We arrived at Aquila in the early afternoon and had to wait a couple of hours until our rooms would be ready and so we shopped or went and sat by the pool to pass the time. Eventually we all had checked into our rooms and were back at the pool for a swim. The pool was very nicely designed and even had a swim up bar. The only problem was that the water was freezing and had bits floating in it and I think swimming up to the bar to order drinks caused way too much confusion. The three bartenders were struggling. In fact I am not sure they were really bar tenders because they had no clue how to make any drink even beer. If you ordered a beer it was room temperature at best because they didn’t put them in the fridge. If anyone ordered a mixed drink it had to be made using a drink book because they had no clue where to begin. We knew it was time to leave when they turned the sprinkler system on where everyone was sun-bathing. We moved pretty quickly to get out of the way but one of the guests looked up and took sprinkler blast to the face.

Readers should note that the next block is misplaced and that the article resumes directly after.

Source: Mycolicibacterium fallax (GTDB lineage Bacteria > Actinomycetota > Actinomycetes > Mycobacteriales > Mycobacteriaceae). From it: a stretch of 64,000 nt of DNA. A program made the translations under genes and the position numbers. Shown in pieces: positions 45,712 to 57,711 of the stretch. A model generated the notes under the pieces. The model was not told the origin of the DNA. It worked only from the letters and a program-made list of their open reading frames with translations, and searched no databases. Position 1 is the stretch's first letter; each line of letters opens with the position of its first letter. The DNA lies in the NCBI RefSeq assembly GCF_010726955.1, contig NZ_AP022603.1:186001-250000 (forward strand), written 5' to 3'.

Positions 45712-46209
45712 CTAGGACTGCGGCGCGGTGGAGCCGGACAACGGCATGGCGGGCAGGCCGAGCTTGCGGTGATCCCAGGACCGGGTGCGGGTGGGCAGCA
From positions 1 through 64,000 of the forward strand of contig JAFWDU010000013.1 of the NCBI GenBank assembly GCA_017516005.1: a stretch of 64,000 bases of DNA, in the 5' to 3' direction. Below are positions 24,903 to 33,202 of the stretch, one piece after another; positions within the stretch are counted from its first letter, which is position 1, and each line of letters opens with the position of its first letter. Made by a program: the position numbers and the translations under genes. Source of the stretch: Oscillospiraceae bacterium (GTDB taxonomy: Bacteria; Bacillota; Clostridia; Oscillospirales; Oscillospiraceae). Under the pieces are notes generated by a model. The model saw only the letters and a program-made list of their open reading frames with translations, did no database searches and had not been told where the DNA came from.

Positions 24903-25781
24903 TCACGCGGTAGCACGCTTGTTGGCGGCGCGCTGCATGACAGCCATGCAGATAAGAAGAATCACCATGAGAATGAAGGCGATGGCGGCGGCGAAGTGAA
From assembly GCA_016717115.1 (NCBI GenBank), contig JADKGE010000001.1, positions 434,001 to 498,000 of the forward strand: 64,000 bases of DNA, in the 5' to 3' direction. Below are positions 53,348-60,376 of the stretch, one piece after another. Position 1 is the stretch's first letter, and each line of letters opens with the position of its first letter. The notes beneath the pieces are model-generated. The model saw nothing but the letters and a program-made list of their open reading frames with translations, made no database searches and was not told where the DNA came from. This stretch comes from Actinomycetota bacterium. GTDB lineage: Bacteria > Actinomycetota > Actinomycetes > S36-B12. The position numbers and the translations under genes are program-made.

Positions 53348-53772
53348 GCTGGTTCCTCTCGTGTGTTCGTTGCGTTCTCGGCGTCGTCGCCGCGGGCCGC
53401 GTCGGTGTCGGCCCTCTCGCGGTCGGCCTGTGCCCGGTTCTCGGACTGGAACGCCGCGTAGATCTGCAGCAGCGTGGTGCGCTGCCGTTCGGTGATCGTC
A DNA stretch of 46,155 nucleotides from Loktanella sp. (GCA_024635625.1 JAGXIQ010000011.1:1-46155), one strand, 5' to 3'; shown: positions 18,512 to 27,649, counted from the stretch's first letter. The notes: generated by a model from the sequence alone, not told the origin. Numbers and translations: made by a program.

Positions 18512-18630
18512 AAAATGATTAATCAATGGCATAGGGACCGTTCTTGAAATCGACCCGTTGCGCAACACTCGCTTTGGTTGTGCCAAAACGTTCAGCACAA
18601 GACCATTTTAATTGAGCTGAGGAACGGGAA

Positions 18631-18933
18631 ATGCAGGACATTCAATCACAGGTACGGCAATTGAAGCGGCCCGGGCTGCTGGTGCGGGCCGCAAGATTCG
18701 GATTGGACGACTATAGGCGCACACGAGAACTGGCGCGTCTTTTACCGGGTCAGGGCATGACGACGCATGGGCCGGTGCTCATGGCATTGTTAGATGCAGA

At about 5 p.m. we headed out for the evening safari. It wasn’t long before we were seeing a plethora of animals - elephants, zebra, hippos, water buffalo, springboks, elands, wildebeests, and finally the lions. We even stopped off for a quick drink and a snack.
There are so many great pictures that I cannot include enough to do the trip justice. It sometimes isn’t until you spend time in close proximity to something that you realize what is happening to that something. This can be true for homeless people, children, orphans and animals. In the last few months poachers have killed the male rhinos at this park purely for their tusk. Why because some people especially the chinese believe the male tusk has special qualities. I did like what some people were doing which was cutting their finger nails and grinding these up and sending them to China labelled as rhino tusk. That alone should show the fallacy of the power of the rhino tusk.